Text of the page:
Issues in Digital Technology in Education/The Net Generation
The Rise of Net Generation
For much of our recent history, the Baby Boomer Generation (29 % of population) was the biggest population wave ever until it was surpassed by the Net Generation (30% of population).
A Brief History
Several factors explain the rise in population during the Baby Boom (1946-1964). The economy was quite strong after the war giving families the confidence and stability to have babies. The United States was considered land of promise, attracting many immigrants who were procreating with large numbers. While computer and the internet may be the technologies that have shaped the Net Generation, the television shaped the generation of the Baby Boomers. TV created a real-time world and began to consume a significant part of the day. TV was the era’s most powerful communication tool. Not only did the TV spark controversy (i.e. Elvis Presley), but it mobilized and sent messages across the world (i.e. Viet Nam war).
Immediately followed by the Baby Boom was the Baby Bust (1965-1976). During this time-period there was a great decrease in population. The Baby Boom Echo (1977-1997) followed the Bust, and resulted in the fact that many women were postponing having children to prolong youth and to advance careers. The Echo becomes the Net Generation (1990s). The Net Generation is shaped by the Web browser, e-mail (1994), cyber kids, interactive technology pours into schools; computers become indispensable, and complete social transformation results. Children growing up in the Net Generation are developing in an environment extremely different from their parents, thus causing the idea of the digital divide.
Today’s youth taking control of communication revolution. They are searching rather than viewing information; they are questioning the unchallenged; information becomes knowledge; and they are fostering critical thinking skills
Net Generation Learning
Dan Tapscott in his critically acclaimed work growing up digital: The Rise of the Net Generation reminds educators and all readers alike, that it is high time that we abandoned the “Broadcast model of education and focus all educational endeavours on a more “Interactive” approach to learning.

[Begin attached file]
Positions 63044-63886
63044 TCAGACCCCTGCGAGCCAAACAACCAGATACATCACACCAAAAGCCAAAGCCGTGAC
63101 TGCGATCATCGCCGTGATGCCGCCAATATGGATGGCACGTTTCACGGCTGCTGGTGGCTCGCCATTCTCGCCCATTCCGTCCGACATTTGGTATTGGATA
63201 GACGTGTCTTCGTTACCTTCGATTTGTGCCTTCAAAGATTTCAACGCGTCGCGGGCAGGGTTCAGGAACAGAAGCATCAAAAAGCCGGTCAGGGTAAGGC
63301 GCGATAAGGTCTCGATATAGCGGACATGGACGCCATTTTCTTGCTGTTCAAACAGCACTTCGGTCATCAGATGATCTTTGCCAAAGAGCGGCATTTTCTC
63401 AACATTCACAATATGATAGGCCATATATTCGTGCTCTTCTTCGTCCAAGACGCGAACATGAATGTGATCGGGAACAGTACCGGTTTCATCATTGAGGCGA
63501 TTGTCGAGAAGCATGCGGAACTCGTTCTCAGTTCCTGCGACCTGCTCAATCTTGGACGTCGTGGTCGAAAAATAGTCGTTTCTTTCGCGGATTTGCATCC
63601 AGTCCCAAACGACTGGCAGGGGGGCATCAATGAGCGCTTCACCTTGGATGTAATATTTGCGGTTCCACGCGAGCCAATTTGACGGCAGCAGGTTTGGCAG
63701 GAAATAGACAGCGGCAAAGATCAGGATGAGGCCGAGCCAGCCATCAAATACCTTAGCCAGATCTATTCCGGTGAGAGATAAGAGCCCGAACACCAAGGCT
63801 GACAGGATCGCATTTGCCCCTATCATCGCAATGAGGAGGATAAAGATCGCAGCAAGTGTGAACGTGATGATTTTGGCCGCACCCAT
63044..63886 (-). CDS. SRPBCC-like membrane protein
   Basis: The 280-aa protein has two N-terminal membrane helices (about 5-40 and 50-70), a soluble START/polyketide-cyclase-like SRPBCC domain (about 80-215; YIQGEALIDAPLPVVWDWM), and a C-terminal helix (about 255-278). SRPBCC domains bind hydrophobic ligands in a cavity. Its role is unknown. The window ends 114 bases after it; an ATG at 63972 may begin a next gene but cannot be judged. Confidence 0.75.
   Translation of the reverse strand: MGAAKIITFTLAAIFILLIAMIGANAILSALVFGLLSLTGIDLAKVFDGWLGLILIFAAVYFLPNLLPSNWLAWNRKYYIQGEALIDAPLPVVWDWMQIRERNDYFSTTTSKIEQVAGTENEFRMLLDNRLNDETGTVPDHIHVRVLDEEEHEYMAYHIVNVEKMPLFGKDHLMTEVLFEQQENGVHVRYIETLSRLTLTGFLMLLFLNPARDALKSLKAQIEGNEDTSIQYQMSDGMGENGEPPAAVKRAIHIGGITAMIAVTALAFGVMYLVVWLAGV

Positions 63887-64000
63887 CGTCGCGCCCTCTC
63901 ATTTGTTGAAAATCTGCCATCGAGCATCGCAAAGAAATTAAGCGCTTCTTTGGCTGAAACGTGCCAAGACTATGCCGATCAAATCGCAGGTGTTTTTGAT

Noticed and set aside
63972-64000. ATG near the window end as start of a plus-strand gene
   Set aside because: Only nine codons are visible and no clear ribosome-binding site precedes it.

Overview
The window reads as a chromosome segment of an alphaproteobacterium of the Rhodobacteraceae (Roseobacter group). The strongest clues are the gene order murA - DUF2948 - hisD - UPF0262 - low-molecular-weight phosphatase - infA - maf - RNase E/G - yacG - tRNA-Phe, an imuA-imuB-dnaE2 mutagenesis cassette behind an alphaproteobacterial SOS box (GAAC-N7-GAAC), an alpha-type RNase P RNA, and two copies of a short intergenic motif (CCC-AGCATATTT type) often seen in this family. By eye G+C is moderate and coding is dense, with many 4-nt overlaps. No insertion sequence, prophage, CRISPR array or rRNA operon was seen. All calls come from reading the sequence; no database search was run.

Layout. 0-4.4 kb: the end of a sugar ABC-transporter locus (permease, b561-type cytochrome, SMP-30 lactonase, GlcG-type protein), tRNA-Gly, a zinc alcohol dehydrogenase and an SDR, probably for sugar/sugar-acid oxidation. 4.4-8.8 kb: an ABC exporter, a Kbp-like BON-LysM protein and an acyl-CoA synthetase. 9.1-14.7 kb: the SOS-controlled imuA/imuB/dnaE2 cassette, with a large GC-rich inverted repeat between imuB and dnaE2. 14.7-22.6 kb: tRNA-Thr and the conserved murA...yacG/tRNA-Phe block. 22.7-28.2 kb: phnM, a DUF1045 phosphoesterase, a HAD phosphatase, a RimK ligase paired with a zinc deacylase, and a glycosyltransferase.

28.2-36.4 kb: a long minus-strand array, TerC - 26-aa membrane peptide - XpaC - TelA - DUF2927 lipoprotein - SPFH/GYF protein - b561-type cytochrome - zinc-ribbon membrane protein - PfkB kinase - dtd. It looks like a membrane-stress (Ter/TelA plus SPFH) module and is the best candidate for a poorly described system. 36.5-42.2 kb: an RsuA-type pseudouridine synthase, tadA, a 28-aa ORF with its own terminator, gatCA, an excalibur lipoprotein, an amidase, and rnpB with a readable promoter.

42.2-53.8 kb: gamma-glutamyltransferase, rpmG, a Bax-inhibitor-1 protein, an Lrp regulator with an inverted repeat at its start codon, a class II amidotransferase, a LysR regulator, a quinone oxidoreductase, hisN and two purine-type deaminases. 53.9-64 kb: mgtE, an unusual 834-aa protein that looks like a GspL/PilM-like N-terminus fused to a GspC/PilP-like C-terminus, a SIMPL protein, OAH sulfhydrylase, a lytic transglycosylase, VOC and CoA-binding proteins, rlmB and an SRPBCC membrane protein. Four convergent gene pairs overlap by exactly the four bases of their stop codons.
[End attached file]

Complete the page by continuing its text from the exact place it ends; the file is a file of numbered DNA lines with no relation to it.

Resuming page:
Tapscott defines the broadcast method of learning as one in which the teacher is someone who is considered to be an expert, someone who dispenses information en masse to groups of students. It is the receptacle theory of education if you will, one in which children/students are passive recipients of the knowledge that is transmitted to them by their teachers and is then stored in the active working memory bank. The lecture, textbook and myriad homework assignments that are dispensed at will are factors that are indicative of a broadcast method of instruction.
In a Broadcast method of instruction, the curricula is created by a group ‘experts’ in a format that is believed to deliver a program that is drenched in age old tradition, tried and true methodologies that help all children learn all of the subjects in the same way. The program is executed in such a way so that all children receive the same curriculum in the same format- a one size fits all mentality much like a broadcast which when delivered reaches all people in the same way. Also, much like in a broadcast, the learning is unilateral and does not allow for an open dialogue in which the listener or student can contribute or participate in their own education.
The Interactive Learning Model
In order to meet the needs of students in the 21st century, Tapscott (1998) delineates steps that should be taken or at the very least considered in order to make the paradigm shift to an interactive learning model. (Tapscott, 1998)
1. From linear to hypermedia learning
2. From instruction to construction and discovery
3. From teacher centered to learner centered education
4. From absorbing material to learning how to navigate and how to learn.
5. From school to lifelong learning
6. From one-size fits all to customized learning
7. From learning as torture as learning as fun
8. From the teacher as transmitter to the teacher as facilitator
The Net Generation @ Play
In the past, online gaming and video games were not considered to be beneficial. Some games were considered to be very violent and many parents found video game playing to be more harmful than a violent movie or television show because the child is initiating the actions. Parents developed the fear that their children would become numb to violence and may resort to violence in everyday situations. However, one must consider the ratings of games; that should give a good idea of whether or not it is appropriate for children. Today, computer games and non-violent video games are being regarded more positively. It is believed that children have the opportunity to play with ideas, images and develop relationships with other people. They allow for playful brainstorming & playful construction of ideas. Games cater to the multiple intelligences and help children develop a healthy attitude. They provide a zest for life and openness to new, interactive experiences, help develop hand-eye motor skills and give the child a sense of accomplishment. In addition, “boys” culture is traditionally violent and aggressive. Video games help displace that violence. The net generation also greatly participates in online chatting, emailing and often develop online relationships.
1. McKenzie, Jamie. (2001) How Teachers Learn Technology. Electronic School.com. Retrieved May 1, 2008, from http://www.electronic-school.com/2001/01/0101f2.html
2. McLaughlin, Laurie. (2006) Teaching the Net Generation: How Learning is Driving Technology in the Classroom. Retrieved, May 5, 2008, from http://e-advancement.csupomona.edu/publications/panorama_winter06.pdf
3. Tapscott, Dan. (1998) Growing up Digital: The Rise of the Net Generation. New York. McGraw Hill.